However, that situation can change. Official census data can be outdated or incorrect. Sometimes, an organization or local government we sought to partner with may have partnered with a different NGO while we were getting the project approved. Sometimes, we may even have identified a possibility for a sustainable intervention that we need to discard in the inception phase because of contract-technical reasons.
“Contract-technical reasons”? What does that mean?
To give an example, Manon cites the case of Kiwanja, a village along a main road in North Kivu. “Kiwanja is rapidly developing into a semi-urban area; it already has a water system in place but it does not manage to supply the entire population. Some public water points are broken while private connections to hotels and restaurants consume an unidentified share, and there is clearly a structural need for water among some households.”
“However, looking at the yield from the springs, there should be enough water to provide the entire population. Without installing meters at all the water points in the city, it would be impossible to establish the consumption per water point (public and private). This presented SWIFT with the difficulty of not being able to prove to the donor the exact amount of direct beneficiaries.”
In other words, even in a case where there is no dispute over the need of the intervention it still might not be possible to do so due to the nature of the contract.
That certainly sounds challenging! What are some of the other challenges?
Pick one. East DRC is a very complex environment to programme in. Years of civil war have caused a myriad of challenges, such as missing or defective infrastructure, a turbulent political context and a lack of capacity amongst local water utilities and other institutions.
Moreover, as in the first SWIFT programme in DRC, many of the areas in which we are working are semi-urban ones like Kiwanja, meaning they feature the population size and density of a small town but without the infrastructure and governance structures or services of an urban area in place. This presents its own unique issues. Unclear institutional responsibilities, a weak focus on WASH and an often mobile population are just some of the issues faced by SWIFT’s implementing partners.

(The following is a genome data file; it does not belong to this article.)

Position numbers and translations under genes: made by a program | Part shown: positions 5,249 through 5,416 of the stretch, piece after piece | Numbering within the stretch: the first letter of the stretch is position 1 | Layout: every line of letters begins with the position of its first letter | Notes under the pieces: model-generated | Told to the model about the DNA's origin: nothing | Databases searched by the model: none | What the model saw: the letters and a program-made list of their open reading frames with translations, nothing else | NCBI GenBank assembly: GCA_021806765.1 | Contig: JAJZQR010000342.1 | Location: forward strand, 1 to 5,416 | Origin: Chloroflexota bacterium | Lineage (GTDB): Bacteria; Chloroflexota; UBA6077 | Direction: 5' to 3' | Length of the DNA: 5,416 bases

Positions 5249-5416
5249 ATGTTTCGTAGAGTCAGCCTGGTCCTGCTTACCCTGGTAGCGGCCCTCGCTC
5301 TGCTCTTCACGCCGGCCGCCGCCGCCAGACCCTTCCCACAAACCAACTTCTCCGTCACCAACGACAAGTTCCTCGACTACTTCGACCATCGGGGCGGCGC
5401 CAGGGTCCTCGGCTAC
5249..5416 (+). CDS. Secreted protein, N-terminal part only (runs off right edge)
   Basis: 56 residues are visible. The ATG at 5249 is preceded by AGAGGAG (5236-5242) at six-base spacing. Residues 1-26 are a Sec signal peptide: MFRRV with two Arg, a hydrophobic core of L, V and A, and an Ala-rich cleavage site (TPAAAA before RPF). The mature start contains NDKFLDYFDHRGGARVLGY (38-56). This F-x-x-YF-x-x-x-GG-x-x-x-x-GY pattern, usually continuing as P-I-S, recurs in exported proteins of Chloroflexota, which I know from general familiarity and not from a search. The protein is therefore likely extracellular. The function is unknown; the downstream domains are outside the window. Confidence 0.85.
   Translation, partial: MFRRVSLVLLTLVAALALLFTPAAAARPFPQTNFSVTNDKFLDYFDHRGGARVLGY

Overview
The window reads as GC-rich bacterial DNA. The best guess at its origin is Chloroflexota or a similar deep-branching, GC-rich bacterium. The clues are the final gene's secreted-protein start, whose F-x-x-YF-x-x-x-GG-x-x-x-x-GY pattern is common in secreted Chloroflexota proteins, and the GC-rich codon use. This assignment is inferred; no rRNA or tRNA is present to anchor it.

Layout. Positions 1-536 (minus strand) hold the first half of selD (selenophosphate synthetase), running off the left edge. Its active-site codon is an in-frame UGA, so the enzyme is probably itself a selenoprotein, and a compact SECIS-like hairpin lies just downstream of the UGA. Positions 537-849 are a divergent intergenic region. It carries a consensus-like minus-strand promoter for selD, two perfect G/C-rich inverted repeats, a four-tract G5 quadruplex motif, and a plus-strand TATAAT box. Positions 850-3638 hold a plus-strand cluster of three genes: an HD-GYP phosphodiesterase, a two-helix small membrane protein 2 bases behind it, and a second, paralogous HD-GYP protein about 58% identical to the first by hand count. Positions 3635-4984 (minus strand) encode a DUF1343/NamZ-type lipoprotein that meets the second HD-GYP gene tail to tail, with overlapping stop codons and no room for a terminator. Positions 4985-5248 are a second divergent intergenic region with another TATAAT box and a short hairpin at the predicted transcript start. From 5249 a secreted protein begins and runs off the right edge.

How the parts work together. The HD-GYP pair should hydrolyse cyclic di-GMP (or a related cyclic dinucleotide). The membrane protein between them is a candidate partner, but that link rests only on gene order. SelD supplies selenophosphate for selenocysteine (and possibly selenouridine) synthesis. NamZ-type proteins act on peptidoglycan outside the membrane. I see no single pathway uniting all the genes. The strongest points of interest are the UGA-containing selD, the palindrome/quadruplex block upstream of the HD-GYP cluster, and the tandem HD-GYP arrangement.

So how does SWIFT cope with these conditions?
The key to coping with these dynamic circumstances is to organize the programme in a flexible and responsive way. One of the biggest resources we can draw on in this respect is our learning from our earlier programme in DRC. To this end, we maintain an online database with recommendations that resulted from SWIFT 1. In addition, we produce a quarterly internal report stating which recommendations we did not follow with justifications for why we chose not to. We also log whether the recommendations actually resulted in an improvement so that we can revise our approach again if necessary.
Another feedback loop that we are setting up for the extension is a complaint mechanism. We will provide a toll-free number for people to call with any questions or complaints about the programme. We hope this makes the programme more transparent and responsive.
Finally, we are attempting to integrate the practice of frequently doing power analyses. Manon: “The different stakeholders and power relations change constantly and are different in each location. We have an online template that our staff can use to ensure that the programme continues to accurately take all stakeholders into account.”